David Boardman, executive editor and senior vice president of The Seattle Times, has received the national Society of Professional Journalists’ Ethics in Journalism Award.
He was honored for his staff’s coverage of the newspaper’s decision to pay for ads supporting the Republican candidate for governor, Rob McKenna, and Referendum 74, a ballot measure to legalize same-sex marriage, in the 2012 election.
“Under Boardman’s direction, The Times’ News Department reported thoroughly and aggressively on the decision, even going so far as to publish a ‘truth squad’ piece pointing (out) the factual errors in the ads,” the organization said in a news release Thursday.
Boardman also wrote a column explaining the newsroom’s independence from the ads and pledging to readers that the newspaper’s campaign coverage would remain fair and impartial, the organization noted.
Boardman’s “courageous actions” generally prevented damage to the credibility of The Times, according to John Michael Kittross, the Seattle-based editor of Media Ethics magazine who nominated Boardman.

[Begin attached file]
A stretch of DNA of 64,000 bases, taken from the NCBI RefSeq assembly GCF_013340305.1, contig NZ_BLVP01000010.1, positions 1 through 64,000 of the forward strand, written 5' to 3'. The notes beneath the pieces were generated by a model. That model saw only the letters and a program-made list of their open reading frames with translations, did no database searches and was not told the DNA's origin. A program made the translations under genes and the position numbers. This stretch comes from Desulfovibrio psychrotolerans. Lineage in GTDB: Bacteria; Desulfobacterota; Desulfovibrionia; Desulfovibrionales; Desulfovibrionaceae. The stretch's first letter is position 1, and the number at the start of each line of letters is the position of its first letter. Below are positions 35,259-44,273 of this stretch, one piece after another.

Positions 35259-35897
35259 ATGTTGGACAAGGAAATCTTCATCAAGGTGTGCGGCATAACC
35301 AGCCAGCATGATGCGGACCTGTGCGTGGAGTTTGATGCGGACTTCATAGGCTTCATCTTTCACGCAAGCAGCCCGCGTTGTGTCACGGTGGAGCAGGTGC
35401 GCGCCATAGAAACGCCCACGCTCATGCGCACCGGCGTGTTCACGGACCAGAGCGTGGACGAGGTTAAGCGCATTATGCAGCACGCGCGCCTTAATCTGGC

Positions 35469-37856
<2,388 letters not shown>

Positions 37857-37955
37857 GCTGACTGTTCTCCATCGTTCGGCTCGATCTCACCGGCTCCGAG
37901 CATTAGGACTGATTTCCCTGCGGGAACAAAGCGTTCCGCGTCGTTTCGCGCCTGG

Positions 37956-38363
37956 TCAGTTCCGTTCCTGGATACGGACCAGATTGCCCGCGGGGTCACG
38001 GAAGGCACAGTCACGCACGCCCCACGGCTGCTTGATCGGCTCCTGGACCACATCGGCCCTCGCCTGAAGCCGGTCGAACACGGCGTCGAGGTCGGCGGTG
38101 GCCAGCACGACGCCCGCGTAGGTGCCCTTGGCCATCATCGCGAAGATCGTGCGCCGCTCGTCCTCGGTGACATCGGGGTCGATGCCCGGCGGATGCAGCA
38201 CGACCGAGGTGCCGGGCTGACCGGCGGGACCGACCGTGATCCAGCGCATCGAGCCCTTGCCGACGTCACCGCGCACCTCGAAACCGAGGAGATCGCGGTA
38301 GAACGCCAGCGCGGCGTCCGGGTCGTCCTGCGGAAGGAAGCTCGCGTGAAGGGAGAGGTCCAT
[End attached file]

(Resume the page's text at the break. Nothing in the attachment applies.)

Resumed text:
Boardman recently announced he is leaving The Times to become the dean of Temple University’s School of Media and Communication.
In a written statement, Seattle Times Co. spokeswoman Jill Mackie said, “We are very proud of the recognition Dave has received. We have always known about his strong sense of ethics and it is good to see it be recognized broadly.
“As for the political advertising experiment, we understood before launching it that it would be controversial. Because of our clear knowledge of and support for the wall between our business efforts to fund journalism and the independence of our newsroom, we were not concerned about the effort compromising our reporting in any way.”